The dedication of the Swalin Lobby and a double bust of Ben and Maxine Swalin took place on the afternoon of October 13 at the BTI Center. The mistress of ceremonies was Betty Ray McCain, former Secretary of the Department of Cultural Resources, for whom a nearby gallery has been named. The speakers included Rev. W.W. Finlator, David Chambless Worters, President and CEO of the NC Symphony, Voit Gilmore, former Chair of the NCS Board of Trustees, Dr. Assad Meymandi, principal benefactor of Meymandi Concert Hall, Maxine Swalin, Principal Clarinetist Jimmy Gilmore, a veteran of the late Swalin years, Bob Doherty, current NCS Chair, Betty Williams, former NCS soloist, H. Gilliam Nicholson, Jr., Chair of the Civic Center Commission, sculptor James Barnhill, and Dr. and Mrs. Albert M. Jenkins who, with Elizabeth Moore Ruffin, secured the “naming rights” to the space. Among the many distinguished guests were a flock of performing artists, more than a few of whom made early appearances or orchestral debuts with the NCS during the Swalin era (1939-72); these included Walter Carringer, Caroline Taylor Craig, Jayne Winfield Ericourt, Bobby Morris and the aforementioned Betty Williams. That this was a trip into the orchestra’s historical past was apparent when Maxine Swalin recognized Meredith Stringfield Oates, the daughter of the NCS’ founding conductor, Lamar Stringfield (1897-1959). Two archival recordings of the NCS under the baton of Dr. Swalin were played. The Maestro did not live to see the Symphony’s permanent home, much less lead “his” orchestra in it, but these recordings–of “Nimrod,” from Elgar’s “Enigma” Variations, and of “Battle Hymn of the Republic,” performed by children (on the tape) and then by the live audience, cued by Williams–allowed him to make his “debut” in the new hall. The orchestra sounded wonderful under his leadership, and it was truly extraordinary to sing once again with Dr. Ben!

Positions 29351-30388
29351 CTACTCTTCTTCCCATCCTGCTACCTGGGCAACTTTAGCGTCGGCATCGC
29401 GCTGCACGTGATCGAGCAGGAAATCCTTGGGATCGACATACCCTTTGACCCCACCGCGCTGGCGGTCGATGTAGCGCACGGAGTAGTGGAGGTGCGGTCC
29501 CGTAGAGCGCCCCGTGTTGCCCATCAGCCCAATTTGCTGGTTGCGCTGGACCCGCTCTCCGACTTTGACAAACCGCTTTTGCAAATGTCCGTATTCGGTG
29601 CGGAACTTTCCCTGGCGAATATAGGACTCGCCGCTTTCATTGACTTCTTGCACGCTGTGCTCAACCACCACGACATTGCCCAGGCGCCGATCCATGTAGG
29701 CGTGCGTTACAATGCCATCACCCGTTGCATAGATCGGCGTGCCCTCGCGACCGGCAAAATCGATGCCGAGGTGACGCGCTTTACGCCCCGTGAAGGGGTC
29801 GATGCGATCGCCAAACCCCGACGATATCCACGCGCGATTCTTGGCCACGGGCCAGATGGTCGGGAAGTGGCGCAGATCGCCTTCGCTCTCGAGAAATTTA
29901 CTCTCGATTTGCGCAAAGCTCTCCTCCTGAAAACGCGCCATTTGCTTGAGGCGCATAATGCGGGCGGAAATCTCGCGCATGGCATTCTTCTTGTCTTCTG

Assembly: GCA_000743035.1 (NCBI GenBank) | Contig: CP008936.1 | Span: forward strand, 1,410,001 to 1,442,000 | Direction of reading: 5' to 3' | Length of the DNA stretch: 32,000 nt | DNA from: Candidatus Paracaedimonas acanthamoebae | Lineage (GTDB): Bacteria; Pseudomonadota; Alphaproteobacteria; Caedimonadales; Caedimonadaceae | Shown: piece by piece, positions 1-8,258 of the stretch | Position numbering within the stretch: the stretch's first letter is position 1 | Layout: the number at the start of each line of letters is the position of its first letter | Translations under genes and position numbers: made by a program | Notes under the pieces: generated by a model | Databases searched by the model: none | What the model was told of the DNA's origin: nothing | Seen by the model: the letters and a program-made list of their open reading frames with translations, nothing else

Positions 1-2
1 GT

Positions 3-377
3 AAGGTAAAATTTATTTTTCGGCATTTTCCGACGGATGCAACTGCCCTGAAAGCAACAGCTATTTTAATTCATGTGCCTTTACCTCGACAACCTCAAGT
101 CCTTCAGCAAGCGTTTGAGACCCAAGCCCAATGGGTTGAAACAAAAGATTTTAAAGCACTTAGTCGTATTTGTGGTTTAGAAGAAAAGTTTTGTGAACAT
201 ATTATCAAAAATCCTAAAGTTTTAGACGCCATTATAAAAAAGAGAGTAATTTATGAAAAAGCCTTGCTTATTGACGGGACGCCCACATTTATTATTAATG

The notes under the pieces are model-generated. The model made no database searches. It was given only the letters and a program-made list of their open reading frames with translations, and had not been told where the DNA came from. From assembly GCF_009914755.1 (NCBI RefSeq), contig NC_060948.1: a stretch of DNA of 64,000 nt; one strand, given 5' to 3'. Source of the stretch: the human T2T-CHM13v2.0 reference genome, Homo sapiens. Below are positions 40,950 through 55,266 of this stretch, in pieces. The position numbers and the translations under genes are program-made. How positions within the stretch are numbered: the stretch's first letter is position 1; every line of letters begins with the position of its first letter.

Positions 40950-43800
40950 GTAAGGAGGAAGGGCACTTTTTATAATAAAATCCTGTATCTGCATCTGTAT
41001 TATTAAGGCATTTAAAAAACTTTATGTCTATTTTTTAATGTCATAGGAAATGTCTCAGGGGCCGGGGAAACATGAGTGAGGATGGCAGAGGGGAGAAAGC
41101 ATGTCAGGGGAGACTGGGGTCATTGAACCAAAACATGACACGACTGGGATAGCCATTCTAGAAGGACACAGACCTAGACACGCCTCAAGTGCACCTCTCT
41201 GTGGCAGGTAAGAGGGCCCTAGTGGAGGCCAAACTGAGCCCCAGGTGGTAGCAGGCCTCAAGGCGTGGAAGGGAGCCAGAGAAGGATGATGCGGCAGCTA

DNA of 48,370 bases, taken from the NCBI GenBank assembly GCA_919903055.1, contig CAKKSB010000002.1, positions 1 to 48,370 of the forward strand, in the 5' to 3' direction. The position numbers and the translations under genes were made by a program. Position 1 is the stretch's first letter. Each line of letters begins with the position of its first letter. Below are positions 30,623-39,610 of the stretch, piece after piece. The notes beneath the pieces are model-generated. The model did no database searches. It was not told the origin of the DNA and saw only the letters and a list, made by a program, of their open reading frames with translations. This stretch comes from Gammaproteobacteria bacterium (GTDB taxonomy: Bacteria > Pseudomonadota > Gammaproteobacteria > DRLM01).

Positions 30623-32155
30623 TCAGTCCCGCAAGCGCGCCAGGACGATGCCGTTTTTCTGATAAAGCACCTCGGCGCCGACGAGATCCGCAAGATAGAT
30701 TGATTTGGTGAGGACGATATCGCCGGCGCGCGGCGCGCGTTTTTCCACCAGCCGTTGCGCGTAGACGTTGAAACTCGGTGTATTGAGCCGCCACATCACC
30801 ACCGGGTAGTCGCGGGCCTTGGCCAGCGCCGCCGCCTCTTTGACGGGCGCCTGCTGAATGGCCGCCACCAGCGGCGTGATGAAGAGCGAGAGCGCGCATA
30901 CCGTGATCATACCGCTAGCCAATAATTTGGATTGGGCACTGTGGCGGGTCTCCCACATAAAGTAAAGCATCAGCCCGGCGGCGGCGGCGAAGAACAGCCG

The occasion provided an excuse, if one were needed, to recap the early history of the NCS, which owes its existence and present form to work done here starting in the early ’30s. Stringfield, a NC native who in 1928 received a major award from the Pulitzer Foundation (but apparently not the Pulitzer Prize in Music, which wasn’t officially presented until 1943), returned from New York to the Tarheel State in 1929 and almost immediately began to lay the groundwork for a state symphony. By 1931, Colonel Joseph Hyde Pratt, Professor of Economic Geology at UNC, had formed a committee to consider the proposal, and on March 21, 1932, in Chapel Hill, the first public meeting of the NC Symphony Society was held. Pratt was elected President and it was understood that Stringfield would conduct. A “demonstration concert” was presented by 48 volunteer musicians from sixteen communities on May 14, 1932, in Hill Hall Auditorium; the success of this event led to advertisements for additional concerts. Funding was, however, a major problem, and even a grant of $45K, received in 1934-5 from the Federal Emergency Relief Administration, was insufficient to sustain the fledgling group. In 1935, when Stringfield left to become Assistant Conductor at Radio City Music Hall in NYC, the NCS as it was then known effectively collapsed. This was not the last time that economics would threaten orchestral operations in the Tar Heel State. The orchestra broke up into small units, at least one of which eventually combined with a Federal Music Project Orchestra in southern Virginia. A 1937 attempt to salvage a FMPO in NC failed. The future of symphonic music here looked bleak, indeed, but a model had been established, and the experiment had demonstrated that there was both interest and potential support, for in its early years, the NCS had given many concerts before surprisingly large audiences that archival records suggest may have totaled 100,000 people.